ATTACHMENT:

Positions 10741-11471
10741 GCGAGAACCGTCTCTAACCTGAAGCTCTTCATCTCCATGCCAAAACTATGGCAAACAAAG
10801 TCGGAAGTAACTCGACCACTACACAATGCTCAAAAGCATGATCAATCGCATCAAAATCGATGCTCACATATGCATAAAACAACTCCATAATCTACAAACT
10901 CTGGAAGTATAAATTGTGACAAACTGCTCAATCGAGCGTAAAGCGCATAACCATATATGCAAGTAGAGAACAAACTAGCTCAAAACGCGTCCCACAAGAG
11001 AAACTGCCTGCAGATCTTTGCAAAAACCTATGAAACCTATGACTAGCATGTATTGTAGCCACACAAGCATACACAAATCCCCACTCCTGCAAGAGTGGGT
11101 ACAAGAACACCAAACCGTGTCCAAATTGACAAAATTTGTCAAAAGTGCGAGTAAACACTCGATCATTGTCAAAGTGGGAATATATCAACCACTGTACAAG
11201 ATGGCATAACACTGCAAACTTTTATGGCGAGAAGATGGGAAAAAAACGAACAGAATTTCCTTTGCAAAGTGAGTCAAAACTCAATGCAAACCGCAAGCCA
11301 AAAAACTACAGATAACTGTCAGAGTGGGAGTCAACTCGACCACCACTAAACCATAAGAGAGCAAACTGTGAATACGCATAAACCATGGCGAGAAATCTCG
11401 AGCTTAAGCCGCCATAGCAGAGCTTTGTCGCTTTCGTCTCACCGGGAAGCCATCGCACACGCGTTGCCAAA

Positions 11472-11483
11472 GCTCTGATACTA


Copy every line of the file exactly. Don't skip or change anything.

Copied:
Positions 10741-11471
10741 GCGAGAACCGTCTCTAACCTGAAGCTCTTCATCTCCATGCCAAAACTATGGCAAACAAAG
10801 TCGGAAGTAACTCGACCACTACACAATGCTCAAAAGCATGATCAATCGCATCAAAATCGATGCTCACATATGCATAAAACAACTCCATAATCTACAAACT
10901 CTGGAAGTATAAATTGTGACAAACTGCTCAATCGAGCGTAAAGCGCATAACCATATATGCAAGTAGAGAACAAACTAGCTCAAAACGCGTCCCACAAGAG
11001 AAACTGCCTGCAGATCTTTGCAAAAACCTATGAAACCTATGACTAGCATGTATTGTAGCCACACAAGCATACACAAATCCCCACTCCTGCAAGAGTGGGT
11101 ACAAGAACACCAAACCGTGTCCAAATTGACAAAATTTGTCAAAAGTGCGAGTAAACACTCGATCATTGTCAAAGTGGGAATATATCAACCACTGTACAAG
11201 ATGGCATAACACTGCAAACTTTTATGGCGAGAAGATGGGAAAAAAACGAACAGAATTTCCTTTGCAAAGTGAGTCAAAACTCAATGCAAACCGCAAGCCA
11301 AAAAACTACAGATAACTGTCAGAGTGGGAGTCAACTCGACCACCACTAAACCATAAGAGAGCAAACTGTGAATACGCATAAACCATGGCGAGAAATCTCG
11401 AGCTTAAGCCGCCATAGCAGAGCTTTGTCGCTTTCGTCTCACCGGGAAGCCATCGCACACGCGTTGCCAAA

Positions 11472-11483
11472 GCTCTGATACTA